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Government Enforcement Actions

Please also see our Recent Government Enforcement Actions page.

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August 4, 2014

The CFTC obtained a $500,000 judgment against former Citigroup Director John Aaron Brooks for defrauding Citigroup by mismarking and inflating the value of his position in ethanol futures in Citigroup's proprietary account.  Specifically, the court found Brooks cheated and defrauded Citigroup by inflating and mismarking the value of his position in New York Mercantile Exchange (NYMEX) Chicago Ethanol (Platts) Futures contracts by misrepresenting his profits and losses and offsetting and masking the losses in his other futures positions.  By this conduct, Brooks violated the anti-fraud provisions of the Commodities Exchange Act (CEA) and a CFTC Regulation.  CFTC

August 1, 2014

The CFTC filed a civil enforcement Complaint against Southern Trust Metals, Robert Escobio and Loreley Overseas Corp. charging them with violating the Dodd-Frank Act by operating an illegal, off-exchange precious metals scheme involving at least 135 customers who collectively lost $600,000 of the funds they invested.  CFTC

July 29, 2014

JP Morgan Securities, a wholly-owned subsidiary of JPMorgan Chase & Co., agreed to pay $650,000 to settle CFTC charges of submitting inaccurate reports to the CFTC relating to the required reporting of positions held by certain large traders whose accounts are carried by JPMS.  The reports are known as “large trader” reports and are used by the CFTC to evaluate potential market risks and monitor compliance with CFTC requirements.  The reporting violations occurred despite the CFTC notifying JPMS of numerous errors in its reports.  CFTC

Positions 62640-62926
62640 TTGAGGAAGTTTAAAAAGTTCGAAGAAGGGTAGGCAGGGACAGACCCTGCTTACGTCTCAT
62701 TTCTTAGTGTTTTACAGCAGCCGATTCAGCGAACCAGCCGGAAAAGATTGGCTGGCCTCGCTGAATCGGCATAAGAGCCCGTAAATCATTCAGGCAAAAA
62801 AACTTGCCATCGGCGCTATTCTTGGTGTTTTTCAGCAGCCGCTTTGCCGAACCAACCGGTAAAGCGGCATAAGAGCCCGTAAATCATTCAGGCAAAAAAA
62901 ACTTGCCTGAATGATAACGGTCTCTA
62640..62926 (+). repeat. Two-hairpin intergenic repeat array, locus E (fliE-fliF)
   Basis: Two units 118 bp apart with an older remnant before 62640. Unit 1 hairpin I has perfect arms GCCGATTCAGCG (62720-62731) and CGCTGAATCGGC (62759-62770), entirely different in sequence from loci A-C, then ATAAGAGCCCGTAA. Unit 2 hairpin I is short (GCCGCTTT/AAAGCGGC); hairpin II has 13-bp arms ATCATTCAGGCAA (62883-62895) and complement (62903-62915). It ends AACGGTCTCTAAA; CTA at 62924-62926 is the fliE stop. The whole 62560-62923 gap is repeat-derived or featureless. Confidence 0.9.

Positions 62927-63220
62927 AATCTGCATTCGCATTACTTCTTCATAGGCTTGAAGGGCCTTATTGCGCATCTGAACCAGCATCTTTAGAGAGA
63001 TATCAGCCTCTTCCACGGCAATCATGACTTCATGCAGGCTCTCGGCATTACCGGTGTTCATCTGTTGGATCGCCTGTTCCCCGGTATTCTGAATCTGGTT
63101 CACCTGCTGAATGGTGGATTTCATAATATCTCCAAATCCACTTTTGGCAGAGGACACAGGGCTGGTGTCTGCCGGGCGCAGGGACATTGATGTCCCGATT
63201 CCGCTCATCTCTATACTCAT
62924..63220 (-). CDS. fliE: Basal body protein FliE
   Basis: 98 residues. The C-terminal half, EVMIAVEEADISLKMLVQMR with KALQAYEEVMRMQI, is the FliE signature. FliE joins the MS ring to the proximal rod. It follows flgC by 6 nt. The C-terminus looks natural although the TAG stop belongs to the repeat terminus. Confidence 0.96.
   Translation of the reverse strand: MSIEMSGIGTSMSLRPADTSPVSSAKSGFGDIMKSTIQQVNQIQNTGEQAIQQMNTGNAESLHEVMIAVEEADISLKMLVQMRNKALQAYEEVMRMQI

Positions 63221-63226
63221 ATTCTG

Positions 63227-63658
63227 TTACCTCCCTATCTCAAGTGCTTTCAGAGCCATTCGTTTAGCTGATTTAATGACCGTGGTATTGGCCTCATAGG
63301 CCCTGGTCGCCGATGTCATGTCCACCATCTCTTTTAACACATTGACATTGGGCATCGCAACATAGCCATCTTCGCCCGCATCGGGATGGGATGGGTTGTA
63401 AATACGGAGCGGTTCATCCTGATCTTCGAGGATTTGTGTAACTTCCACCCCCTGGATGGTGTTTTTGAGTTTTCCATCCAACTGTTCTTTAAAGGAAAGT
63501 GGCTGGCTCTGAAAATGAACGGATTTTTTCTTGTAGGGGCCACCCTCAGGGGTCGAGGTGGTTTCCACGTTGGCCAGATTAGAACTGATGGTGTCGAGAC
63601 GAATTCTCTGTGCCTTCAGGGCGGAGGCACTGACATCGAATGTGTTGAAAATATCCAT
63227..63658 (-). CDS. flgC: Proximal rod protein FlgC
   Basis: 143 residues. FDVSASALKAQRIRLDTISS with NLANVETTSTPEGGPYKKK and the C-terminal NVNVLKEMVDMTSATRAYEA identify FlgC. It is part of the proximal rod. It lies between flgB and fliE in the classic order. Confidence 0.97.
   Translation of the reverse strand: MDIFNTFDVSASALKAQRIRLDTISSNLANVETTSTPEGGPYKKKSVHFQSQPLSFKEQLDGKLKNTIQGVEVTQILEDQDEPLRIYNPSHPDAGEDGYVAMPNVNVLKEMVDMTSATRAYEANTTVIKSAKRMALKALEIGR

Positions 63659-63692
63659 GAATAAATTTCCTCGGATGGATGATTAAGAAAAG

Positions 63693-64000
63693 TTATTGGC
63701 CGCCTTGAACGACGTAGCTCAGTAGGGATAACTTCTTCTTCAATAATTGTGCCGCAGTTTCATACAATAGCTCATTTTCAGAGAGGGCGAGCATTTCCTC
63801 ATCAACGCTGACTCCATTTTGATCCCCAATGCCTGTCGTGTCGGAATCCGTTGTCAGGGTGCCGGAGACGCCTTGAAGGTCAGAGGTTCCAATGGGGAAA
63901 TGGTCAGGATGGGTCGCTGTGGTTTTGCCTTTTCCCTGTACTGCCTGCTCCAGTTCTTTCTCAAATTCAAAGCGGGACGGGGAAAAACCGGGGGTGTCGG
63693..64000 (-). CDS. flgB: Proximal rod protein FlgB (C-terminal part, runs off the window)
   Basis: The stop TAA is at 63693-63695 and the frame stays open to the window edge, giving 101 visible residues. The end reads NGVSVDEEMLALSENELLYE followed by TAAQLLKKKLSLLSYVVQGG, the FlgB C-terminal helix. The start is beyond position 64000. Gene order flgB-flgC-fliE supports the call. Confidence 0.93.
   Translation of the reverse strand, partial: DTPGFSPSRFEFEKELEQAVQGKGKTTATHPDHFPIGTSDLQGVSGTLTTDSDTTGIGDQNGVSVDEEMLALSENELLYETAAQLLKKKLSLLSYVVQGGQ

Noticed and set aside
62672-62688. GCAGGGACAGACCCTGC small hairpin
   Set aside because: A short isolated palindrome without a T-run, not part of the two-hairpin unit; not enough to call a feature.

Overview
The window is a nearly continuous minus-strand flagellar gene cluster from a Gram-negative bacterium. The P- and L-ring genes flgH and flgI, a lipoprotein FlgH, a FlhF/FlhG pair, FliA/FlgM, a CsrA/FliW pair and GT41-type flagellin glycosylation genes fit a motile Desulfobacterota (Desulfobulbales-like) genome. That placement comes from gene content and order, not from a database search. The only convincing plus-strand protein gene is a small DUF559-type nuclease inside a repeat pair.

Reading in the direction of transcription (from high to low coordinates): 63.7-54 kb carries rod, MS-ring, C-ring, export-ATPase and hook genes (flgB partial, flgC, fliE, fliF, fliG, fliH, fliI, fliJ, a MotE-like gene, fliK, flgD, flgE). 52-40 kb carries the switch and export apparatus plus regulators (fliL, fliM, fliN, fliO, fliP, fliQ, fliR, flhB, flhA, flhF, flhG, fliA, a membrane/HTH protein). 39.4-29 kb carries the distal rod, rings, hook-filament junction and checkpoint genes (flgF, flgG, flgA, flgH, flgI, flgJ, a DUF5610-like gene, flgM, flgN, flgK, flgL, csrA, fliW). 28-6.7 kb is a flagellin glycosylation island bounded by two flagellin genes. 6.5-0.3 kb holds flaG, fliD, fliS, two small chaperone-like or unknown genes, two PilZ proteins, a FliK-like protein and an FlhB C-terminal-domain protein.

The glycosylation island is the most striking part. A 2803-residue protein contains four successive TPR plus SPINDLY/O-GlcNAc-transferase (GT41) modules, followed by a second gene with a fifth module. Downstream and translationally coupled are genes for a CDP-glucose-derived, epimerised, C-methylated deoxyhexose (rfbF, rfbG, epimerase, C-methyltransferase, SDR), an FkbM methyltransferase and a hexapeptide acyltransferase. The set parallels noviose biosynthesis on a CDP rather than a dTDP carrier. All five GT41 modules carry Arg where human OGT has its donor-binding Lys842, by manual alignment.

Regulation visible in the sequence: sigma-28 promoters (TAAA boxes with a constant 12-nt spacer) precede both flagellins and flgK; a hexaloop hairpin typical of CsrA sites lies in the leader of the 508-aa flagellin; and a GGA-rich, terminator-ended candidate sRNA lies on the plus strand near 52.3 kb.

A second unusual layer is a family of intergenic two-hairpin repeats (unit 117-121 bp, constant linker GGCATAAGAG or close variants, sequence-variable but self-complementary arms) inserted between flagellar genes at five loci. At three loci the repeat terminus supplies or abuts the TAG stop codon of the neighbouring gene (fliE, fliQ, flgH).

July 28, 2014

The CFTC issued an Order against Lloyds Banking Group and Lloyds Bank for false reporting and attempted manipulation of the London Interbank Offered Rate (LIBOR) for Sterling, U.S. Dollar, and Yen. The CFTC also brought and settled charges that Lloyds aided and abetted the attempts of derivatives traders at Rabobank to manipulate Yen LIBOR.  The Order requires Lloyds Banking Group and Lloyds Bank to pay a $105M civil monetary penalty, cease and desist from their violations of the Commodity Exchange Act, and to adhere to specific undertakings to ensure the integrity of LIBOR submissions in the future.  CFTC

July 28, 2014